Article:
Casual mode, a well-received new mode introduced in Fire Emblem: Awakening, returns in Fire Emblem Fates. Activating this mode will enable characters that die in combat to come back immediately following the battle’s conclusion. For newcomers, or those who want a lighter challenge, Casual mode will allow you to play the game (mostly) stress-free. No matter how many of you allies fall in battle, you’re sure to have them all healthy and alive for the next chapter. Additionally, this time Nintendo went one step further with the all-new Phoenix mode, which lets your lost allies return to combat immediately following the next turn. Using Phoenix mode, you won’t even have to wait for the following chapter to restore your units—they’ll be resurrected on your very next turn. For players looking to enjoy the story, and lessen the combat difficulty, both Casual mode and Phoenix mode are excellent choices.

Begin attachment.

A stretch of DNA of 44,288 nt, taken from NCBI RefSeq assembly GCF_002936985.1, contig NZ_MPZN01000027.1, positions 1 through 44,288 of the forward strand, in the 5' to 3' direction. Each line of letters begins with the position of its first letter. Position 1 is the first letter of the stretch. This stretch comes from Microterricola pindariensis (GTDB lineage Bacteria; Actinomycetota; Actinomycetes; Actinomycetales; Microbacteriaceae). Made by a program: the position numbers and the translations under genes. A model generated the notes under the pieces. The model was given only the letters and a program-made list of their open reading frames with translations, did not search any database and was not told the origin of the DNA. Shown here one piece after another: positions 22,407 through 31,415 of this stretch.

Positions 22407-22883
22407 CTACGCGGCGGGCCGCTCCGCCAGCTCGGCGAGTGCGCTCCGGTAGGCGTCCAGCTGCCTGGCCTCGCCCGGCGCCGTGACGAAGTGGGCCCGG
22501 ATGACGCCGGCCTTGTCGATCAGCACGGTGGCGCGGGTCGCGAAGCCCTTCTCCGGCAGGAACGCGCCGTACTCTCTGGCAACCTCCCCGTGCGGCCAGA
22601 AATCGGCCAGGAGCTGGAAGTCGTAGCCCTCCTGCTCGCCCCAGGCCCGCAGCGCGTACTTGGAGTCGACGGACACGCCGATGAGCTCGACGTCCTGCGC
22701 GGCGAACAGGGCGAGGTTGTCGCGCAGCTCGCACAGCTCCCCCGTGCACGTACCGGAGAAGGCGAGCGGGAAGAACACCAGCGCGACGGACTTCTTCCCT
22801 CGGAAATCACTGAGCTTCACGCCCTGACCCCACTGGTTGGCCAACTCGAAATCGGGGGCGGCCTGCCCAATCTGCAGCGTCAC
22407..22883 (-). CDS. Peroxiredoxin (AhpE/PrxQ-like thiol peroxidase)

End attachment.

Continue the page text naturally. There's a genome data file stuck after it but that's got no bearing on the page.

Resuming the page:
Hardcore Fire Emblem fans still have the option of Classic mode, offering a steep challenge with tough consequences. Should any of your characters suffer a fatal attack in battle, they will be lost forever. That makes every move vital, so you really need to think through your strategies and anticipate your enemies’ moves. This is the mode I played during my Conquest run, and while I loved the challenge and tense moments, I did decide on a few occasions to redo entire battles after losing a favourite character. If you’re okay with resetting battles to play them again, or can tolerate losing characters permanently, then you’ll appreciate the challenge Classic mode provides. If you want to further tweak the game’s overall challenge, both versions also include three difficulty modes, namely Normal, Hard and Lunatic.
Superb gameplay just got better